A Brooklyn housing project praised by architects

WilliamsburghousesaerialPublic housing complexes rarely get any love—especially for their design.

But it’s a different story with the Williamsburg Houses.

This group of 20 buildings on a sprawling site on Bushwick Avenue earned big props for its Modernist touches, designed in part by Swiss architect William Lescaze.

“When the complex opened in 1938, its design was revolutionary,” wrote The New York Times in 2003.


“Rather than follow the emerging public housing pattern of large red-brick apartment houses scattered across lawns, the development was four stories tall, clad in tan brick with decorative blue panels and European Modernist features like doorways sheltered by aluminum marquees.”

WilliamsburghousesLOC2“The buildings were set at a rakish 15-degree angle to the street grid, a feature designed to sweep fresh air into the courtyards and spill sunlight into the windows of the 1,622 apartments.”

In their 1939 guide to New York City, the Federal Writers’ Project added that the 25-acre location was once home to 12 slum blocks.

“All apartments—two to five rooms—are equipped with electric stoves, refrigerators, and modern plumbing, and supplied with steam heat, hot and cold water.”

Williamsburghousesstore2013Oh, and the 6,000 working-class New Yorkers who moved in were charged rents between $4.45 and $7.20 per week.

After a long post-war decline, the Williamsburg Houses underwent a restoration in the mid-1990s.

That turned up a hidden treasure: WPA murals by pioneering abstract artists. They’d been neglected for years and hidden behind coats of paint in community rooms.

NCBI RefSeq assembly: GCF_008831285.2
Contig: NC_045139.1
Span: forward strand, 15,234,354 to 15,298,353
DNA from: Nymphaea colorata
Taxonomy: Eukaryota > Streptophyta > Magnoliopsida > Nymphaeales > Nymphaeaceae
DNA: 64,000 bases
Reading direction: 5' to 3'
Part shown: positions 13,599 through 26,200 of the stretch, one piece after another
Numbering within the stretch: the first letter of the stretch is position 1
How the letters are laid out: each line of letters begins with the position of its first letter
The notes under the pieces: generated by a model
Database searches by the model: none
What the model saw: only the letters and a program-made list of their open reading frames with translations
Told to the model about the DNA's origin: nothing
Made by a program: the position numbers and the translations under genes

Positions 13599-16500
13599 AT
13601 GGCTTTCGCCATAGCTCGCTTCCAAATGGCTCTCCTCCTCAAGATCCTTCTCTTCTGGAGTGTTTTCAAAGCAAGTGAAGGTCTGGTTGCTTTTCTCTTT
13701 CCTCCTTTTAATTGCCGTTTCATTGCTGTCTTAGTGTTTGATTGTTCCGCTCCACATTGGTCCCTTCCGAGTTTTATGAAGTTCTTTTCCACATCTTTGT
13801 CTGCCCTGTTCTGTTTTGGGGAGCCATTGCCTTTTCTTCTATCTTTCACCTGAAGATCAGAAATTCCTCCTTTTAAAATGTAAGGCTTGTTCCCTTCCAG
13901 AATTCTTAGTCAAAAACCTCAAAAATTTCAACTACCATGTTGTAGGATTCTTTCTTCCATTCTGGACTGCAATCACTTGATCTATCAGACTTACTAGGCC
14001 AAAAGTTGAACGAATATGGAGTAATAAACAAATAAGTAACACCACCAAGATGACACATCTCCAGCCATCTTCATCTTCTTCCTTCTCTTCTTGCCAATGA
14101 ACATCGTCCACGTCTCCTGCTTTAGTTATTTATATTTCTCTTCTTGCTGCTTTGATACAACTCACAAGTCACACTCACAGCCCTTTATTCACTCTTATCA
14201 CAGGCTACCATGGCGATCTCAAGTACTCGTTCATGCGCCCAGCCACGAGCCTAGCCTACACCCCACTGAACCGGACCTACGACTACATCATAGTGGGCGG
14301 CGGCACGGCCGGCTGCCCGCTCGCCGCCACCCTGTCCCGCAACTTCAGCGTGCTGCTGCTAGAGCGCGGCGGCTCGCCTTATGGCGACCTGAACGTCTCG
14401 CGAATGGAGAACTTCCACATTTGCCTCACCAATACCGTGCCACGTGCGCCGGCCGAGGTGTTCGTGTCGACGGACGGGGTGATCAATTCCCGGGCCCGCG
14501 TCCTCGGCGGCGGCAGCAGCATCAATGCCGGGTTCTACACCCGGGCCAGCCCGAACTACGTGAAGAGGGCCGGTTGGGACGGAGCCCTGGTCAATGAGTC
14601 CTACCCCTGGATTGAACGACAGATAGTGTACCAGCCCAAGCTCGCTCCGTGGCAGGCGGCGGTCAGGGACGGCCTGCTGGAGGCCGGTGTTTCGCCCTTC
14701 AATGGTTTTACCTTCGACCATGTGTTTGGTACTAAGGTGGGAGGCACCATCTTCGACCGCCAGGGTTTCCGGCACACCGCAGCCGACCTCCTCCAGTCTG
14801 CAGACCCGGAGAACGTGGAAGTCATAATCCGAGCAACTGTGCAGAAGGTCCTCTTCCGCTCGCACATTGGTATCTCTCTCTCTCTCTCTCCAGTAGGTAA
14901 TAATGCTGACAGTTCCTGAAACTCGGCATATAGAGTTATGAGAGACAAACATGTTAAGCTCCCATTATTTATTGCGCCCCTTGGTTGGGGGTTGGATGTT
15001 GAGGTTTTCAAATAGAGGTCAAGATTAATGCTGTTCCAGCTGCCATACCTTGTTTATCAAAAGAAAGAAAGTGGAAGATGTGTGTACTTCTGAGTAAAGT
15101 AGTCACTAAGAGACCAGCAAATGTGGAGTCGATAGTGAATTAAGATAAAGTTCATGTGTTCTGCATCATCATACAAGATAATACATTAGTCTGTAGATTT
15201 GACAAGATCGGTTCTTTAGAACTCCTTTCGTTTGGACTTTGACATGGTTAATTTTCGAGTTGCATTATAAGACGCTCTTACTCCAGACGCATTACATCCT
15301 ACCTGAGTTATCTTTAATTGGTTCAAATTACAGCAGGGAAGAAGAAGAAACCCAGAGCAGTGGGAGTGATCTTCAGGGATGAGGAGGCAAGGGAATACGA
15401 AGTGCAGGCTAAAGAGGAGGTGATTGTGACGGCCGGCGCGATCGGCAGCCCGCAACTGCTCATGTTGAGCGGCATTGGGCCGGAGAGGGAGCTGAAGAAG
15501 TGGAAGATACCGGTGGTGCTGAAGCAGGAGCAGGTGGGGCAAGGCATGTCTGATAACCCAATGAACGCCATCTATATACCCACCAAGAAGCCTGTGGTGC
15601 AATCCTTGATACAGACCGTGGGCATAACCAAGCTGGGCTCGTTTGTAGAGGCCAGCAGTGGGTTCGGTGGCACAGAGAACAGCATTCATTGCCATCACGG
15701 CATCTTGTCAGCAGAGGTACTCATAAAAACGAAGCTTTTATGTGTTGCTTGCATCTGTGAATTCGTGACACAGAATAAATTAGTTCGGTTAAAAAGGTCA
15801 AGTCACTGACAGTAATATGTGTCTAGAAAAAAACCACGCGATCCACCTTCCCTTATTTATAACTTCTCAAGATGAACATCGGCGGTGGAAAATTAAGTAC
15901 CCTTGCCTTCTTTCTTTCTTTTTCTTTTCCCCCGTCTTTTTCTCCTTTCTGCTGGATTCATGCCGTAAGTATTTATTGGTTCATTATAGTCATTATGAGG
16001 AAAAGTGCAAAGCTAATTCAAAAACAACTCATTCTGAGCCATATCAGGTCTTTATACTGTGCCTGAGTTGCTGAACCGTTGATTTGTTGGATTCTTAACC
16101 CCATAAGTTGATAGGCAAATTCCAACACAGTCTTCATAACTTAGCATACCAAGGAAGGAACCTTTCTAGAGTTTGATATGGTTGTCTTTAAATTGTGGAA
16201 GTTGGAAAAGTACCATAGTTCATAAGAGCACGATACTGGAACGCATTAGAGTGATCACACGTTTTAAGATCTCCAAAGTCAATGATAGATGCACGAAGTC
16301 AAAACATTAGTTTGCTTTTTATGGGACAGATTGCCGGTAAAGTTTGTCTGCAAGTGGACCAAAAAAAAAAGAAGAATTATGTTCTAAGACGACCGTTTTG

The Brooklyn Museum has the restored murals on view now.

The development earned landmark status in 2003, the third public housing project in the city to do so.

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3 Responses to “A Brooklyn housing project praised by architects”

  1. Miguel Hernandez Says:

    I lived on Bushwick Avenue not far from Ten Eyck Houses from the mid 1940s to 50s. Had friends there and remember that the apartments had parquet floors. There was a large Parks Dept. playground across from it and the Rainbow Movie theatre on Graham Ave. was close by too. Seem to recall that the place with the glass block windows was a public health clinic. My parents applied for an apartment there but there was along long waiting list and we never made it in.

  2. ephemeralnewyork Says:

    Thanks for your info. The waiting list was huge even before the complex opened: 19,000 applicants, according to the WPA guide! Clearly they were a step up from the surrounding neighborhood tenements.

  3. Joe R Says:

    I read somewhere that the setting of “A Tree Grows in Brooklyn” was in the tenements where the Williamsburg Houses now stand. BTW, there were several actual stores -and not just clinics and such – in those storefronts, back in the 1950’s. I recall mainly an Italian restaurant on Graham Avenue and a large luncheonette/candy store on Bushwick Avenue.

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